Children do not always have the language skills to convey what they are feeling in words, especially if they experience traumatic events at very young ages. Instead, they may express their pain in ways that are undesirable or maladaptive, such as exhibiting defiance, having severe tantrums, crying frequently, becoming socially withdrawn, being unusually clingy, or refusing to attend school. In play therapy, the therapist provides children with a more adaptive method of express themselves – the language of play. Play therapists are specially trained to understand, interpret, and respond to children’s play communications and to increase parents’ abilities to “talk” to their children through play

2. A decrease in undesirable behaviors and an increased capacity regulate their own     behavior

Once children begin to express their feelings through play, you will begin to see a decrease in unwanted behaviors. Further, play therapy will help your child develop skills that allow them to manage their own behaviors. In the play therapy sessions, your child will be given opportunities to test limits in a safe environment, allowing them to increase their awareness of the consequences of their actions. For example, your child may choose to smash their clay creation, but will then learn that once they have destroyed what they made, they will no longer have it. These lessons teach children to make thoughtful decisions.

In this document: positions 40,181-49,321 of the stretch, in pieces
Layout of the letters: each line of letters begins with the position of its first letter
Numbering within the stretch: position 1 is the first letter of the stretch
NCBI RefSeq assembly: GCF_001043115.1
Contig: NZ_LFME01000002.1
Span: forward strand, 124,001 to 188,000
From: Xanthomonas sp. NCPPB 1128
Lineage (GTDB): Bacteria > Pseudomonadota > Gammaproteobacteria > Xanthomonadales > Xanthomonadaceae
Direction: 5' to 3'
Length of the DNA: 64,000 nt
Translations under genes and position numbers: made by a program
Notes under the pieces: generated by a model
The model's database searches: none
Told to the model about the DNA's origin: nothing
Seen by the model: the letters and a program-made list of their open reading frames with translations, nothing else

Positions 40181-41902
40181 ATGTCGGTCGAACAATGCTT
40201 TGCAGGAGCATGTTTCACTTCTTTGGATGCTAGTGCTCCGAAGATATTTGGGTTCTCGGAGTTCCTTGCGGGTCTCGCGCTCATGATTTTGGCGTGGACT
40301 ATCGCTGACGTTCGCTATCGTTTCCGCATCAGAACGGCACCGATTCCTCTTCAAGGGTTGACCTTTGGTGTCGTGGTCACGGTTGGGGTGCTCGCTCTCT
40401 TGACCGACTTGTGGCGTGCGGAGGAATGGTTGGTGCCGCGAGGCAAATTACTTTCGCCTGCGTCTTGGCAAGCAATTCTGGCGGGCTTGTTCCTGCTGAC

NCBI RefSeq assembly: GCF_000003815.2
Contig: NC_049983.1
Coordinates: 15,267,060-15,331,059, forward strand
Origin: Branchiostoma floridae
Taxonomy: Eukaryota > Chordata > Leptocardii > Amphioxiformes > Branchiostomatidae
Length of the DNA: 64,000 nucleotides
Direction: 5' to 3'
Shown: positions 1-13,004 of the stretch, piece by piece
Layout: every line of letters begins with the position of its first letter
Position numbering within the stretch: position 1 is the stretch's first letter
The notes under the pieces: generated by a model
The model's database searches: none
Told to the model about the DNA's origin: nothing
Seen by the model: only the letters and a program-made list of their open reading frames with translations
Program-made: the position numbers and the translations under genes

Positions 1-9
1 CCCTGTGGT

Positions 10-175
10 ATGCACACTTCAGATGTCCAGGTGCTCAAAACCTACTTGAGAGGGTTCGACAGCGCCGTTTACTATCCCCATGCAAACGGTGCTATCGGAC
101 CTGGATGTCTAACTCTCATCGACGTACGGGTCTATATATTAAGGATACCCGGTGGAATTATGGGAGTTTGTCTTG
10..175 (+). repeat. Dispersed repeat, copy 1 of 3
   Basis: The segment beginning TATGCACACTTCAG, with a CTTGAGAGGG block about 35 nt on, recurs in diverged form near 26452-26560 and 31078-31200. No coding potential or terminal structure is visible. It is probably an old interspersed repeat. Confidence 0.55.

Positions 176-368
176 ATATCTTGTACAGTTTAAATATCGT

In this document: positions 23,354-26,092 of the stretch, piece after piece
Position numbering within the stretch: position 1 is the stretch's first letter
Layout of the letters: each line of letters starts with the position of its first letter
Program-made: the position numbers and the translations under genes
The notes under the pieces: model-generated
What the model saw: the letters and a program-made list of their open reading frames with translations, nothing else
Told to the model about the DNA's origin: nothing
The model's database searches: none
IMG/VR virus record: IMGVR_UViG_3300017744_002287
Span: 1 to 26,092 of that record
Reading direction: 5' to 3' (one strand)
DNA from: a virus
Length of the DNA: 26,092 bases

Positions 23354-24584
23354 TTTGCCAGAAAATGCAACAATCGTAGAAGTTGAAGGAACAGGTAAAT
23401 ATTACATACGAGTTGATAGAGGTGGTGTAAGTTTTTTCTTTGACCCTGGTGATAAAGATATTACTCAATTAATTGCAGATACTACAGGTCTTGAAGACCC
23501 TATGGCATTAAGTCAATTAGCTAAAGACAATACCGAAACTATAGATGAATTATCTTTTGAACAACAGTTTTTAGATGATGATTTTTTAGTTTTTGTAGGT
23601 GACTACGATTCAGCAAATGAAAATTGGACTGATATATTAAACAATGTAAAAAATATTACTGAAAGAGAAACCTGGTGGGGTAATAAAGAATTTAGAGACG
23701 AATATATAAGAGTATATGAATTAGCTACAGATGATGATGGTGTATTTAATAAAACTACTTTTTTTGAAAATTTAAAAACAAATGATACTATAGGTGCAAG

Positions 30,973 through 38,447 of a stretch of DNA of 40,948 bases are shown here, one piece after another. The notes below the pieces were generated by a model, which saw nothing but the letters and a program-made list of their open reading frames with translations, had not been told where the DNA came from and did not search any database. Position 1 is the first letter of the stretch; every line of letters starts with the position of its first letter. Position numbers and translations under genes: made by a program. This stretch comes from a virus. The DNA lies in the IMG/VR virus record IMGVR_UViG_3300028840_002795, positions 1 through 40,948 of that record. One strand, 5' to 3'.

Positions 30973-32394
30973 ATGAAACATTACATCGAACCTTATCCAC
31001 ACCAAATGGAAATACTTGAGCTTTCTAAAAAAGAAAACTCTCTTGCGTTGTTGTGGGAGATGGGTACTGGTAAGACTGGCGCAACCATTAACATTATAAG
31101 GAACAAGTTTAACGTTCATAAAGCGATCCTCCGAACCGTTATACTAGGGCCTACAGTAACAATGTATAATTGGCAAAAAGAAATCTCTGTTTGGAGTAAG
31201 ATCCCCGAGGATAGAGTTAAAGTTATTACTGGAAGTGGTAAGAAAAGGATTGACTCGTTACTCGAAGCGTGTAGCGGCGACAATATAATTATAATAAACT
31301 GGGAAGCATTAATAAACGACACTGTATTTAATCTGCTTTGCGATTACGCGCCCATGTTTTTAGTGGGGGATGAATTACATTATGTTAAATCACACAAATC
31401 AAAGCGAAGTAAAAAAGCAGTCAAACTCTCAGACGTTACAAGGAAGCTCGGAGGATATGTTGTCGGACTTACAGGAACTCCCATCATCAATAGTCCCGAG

3. Development of independence and creative thinking